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Meditation on family

Family relations have always been difficult for me. My immediate family is not close. When mom and dad moved out of Kansas City in 1983, we all went our separate ways. I remember I felt a kind of relief. No longer were these people around to hold me back, tell me what I couldn’t do, insist that I act in ways that no longer satisfied me.

I relished my parents move. I looked forward to cutting all family ties. I was a sick person at the time and didn’t really understand that what I was doing would be in my best interest in the long term. Right then, I wanted freedom from these backwards-looking and parochial-thinking people. It was best that they move away. It left me to my own devices.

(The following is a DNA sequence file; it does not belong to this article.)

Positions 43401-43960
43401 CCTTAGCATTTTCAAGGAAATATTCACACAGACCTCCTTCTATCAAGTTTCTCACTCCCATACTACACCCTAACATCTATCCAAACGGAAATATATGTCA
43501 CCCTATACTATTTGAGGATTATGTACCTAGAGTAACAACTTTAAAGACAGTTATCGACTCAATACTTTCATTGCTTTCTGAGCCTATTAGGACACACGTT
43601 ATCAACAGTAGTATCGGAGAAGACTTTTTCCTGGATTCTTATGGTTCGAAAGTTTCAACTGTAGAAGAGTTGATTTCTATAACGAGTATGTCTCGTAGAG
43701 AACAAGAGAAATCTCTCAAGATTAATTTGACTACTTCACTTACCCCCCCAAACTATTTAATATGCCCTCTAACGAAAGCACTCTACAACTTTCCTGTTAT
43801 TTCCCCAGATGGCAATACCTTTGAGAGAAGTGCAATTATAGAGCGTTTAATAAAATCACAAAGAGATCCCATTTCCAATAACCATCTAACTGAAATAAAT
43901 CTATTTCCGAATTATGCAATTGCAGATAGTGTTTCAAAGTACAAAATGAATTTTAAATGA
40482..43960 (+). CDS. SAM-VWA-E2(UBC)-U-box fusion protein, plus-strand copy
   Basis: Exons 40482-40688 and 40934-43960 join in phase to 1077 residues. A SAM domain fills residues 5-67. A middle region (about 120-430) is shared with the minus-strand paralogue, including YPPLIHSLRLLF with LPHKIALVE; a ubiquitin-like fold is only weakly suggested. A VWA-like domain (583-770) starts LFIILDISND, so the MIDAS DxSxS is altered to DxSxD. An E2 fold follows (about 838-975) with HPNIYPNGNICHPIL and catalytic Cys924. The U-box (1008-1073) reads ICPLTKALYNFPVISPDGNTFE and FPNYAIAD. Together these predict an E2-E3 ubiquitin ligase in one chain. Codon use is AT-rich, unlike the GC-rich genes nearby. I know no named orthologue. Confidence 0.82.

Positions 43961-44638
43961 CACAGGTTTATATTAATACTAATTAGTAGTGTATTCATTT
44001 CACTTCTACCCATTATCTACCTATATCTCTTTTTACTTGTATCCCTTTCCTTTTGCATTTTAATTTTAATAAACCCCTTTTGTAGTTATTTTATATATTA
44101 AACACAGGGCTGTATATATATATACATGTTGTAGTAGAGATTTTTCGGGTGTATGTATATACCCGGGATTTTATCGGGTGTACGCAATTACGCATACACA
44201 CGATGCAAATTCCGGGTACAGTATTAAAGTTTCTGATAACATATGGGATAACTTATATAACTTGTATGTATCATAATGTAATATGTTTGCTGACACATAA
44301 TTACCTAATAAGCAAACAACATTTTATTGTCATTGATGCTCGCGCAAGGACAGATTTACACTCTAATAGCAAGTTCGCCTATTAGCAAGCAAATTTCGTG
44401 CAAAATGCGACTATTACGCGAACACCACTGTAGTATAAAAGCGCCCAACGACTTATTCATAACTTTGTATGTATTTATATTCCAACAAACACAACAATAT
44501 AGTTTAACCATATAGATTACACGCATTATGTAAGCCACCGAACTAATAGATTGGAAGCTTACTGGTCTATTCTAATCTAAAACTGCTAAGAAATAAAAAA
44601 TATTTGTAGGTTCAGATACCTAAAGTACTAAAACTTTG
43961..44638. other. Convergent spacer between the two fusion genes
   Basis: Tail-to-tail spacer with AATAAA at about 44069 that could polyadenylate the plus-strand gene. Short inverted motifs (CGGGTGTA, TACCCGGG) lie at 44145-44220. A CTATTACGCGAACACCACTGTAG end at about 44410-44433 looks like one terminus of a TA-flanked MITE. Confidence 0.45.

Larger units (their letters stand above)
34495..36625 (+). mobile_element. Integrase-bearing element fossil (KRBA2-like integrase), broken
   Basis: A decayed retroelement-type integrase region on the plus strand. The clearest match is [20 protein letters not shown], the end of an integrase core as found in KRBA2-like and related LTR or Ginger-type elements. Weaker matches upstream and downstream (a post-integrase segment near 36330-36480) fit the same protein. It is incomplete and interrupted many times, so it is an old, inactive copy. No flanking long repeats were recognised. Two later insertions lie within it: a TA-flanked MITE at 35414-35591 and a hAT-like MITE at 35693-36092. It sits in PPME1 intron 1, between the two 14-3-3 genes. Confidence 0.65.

I reveled in my new-found liberties. I could drink and smoke when I wanted. I could date black and Hispanic women. I need not suffer the approbation and guilt my parents generated in me. I no longer had to conform to a regime of strict religion and reactionary politics. I could think and say what I whatever came to mind, regardless how silly or banal or base.

My parents and I talked only occasionally and only when they called me. I told them things were great. I was successful. I paid the rent on time and owned my own car (which I bought at a steep discount from them). I was in school and was earning B grades. Everything was just fine.